I realized that the British blokes out in the countryside resented the idea that they were subject to rules by foreigners. That was the underlying current of the vote – “Britain for the British.”  As the leader of the opposition said the people who voted to exit were the “decent” folk. Or as the man accused of the murder of Jo Cox said in court: “My name is death to traitors, freedom for Britain.”

What won in Britain was the voice of fear of the others. It is what Donald Trump in America is basing his campaign on. The big difference between America and Britain is here we are mostly others.

Who lost? I believe Angela Merkel hinted at it when she said: “never forget that the idea of European unity was an idea of peace.”  Peace did take a beating. Europe which has had one war piled on another for centuries has experience peaceful coexistence among the European Union members for over seventy years. As we see the quasi-European nation of Russia which is outside the EU has felt no qualms about warring on its neighbors. If the British exit leads to more disintegration of the EU so will peace suffer.

Who lost? The British people. They have just complicated their ability to have an influence as part of the world’s largest trading block. Their status as a trading center and banking center for Europe will be greatly diminished. Their ability to travel freely throughout the EU nations will be lessened. They can expect as they exit the EU the Scottish people will exit the United Kingdom.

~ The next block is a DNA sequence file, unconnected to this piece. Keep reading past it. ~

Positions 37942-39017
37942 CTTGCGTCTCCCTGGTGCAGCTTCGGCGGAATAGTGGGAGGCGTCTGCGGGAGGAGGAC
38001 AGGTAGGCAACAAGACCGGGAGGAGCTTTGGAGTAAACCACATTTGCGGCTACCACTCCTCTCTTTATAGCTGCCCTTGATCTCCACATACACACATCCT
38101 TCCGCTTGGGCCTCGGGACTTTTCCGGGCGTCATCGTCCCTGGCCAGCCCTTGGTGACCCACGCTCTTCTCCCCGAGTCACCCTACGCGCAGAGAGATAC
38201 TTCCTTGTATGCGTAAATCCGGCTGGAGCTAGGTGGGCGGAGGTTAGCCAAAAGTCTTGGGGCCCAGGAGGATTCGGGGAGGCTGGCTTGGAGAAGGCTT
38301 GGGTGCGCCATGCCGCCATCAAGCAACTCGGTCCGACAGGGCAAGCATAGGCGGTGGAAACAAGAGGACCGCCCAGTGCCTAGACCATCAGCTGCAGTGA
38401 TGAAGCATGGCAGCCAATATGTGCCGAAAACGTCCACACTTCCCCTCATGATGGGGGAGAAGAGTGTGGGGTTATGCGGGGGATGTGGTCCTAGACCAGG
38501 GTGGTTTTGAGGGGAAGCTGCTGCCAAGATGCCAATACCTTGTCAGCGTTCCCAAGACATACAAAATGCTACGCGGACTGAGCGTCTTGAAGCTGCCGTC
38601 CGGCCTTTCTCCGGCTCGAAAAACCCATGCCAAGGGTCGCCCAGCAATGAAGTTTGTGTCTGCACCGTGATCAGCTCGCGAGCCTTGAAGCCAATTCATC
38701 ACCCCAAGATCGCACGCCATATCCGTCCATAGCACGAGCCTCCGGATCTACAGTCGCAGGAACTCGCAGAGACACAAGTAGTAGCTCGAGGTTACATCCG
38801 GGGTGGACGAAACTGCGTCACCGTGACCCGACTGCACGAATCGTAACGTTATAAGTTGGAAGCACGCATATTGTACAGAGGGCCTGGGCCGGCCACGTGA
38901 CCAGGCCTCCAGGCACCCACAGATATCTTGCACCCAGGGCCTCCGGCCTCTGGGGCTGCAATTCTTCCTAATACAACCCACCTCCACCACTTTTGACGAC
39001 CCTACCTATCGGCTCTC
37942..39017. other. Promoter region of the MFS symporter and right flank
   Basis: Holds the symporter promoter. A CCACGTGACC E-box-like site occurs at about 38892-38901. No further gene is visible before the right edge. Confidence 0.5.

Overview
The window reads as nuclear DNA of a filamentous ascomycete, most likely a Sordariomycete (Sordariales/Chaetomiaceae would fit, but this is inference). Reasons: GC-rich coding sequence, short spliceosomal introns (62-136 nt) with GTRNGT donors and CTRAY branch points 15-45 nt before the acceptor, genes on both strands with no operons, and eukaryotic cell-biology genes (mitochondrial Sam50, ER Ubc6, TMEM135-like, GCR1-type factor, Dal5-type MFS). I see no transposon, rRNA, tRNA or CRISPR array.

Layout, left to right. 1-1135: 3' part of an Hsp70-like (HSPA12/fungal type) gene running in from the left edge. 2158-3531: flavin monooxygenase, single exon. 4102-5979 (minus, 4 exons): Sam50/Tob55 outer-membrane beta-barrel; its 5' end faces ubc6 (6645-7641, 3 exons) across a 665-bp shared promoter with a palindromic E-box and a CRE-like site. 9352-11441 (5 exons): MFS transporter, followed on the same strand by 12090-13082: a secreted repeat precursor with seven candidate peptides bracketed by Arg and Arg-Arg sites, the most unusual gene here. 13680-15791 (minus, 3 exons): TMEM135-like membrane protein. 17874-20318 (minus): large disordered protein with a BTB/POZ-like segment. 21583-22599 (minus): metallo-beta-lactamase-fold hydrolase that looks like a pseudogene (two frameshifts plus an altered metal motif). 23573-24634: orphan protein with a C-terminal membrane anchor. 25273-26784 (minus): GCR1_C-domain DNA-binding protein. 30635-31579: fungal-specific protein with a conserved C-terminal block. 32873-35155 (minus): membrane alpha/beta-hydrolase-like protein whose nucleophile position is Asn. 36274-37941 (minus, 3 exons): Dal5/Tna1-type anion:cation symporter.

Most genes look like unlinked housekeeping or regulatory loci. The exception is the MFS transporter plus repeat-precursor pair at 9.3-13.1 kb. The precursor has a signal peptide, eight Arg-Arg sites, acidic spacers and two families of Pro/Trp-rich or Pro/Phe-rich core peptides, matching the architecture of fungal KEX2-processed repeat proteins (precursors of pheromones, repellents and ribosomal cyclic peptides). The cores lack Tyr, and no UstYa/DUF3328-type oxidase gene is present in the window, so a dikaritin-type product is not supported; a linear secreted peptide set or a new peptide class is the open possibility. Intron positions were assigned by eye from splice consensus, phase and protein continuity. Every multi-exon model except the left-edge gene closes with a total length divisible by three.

Who lost? The Irish people. With Britain as its largest trading partner it will now be bound by the EU trade agreements with England; its border with Northern Ireland will no longer be open. Will that cause the old Troubles to rear their ugly head? Despite what you may have been told the reason peace came to Ireland was its economic miracles that gave everyone hope. With the hope of being able to make a decent living the urge to murder or hate others disappears.

Yeats would remind us how when: “Things fall apart; the centre cannot hold; Mere anarchy is loosed upon the world.”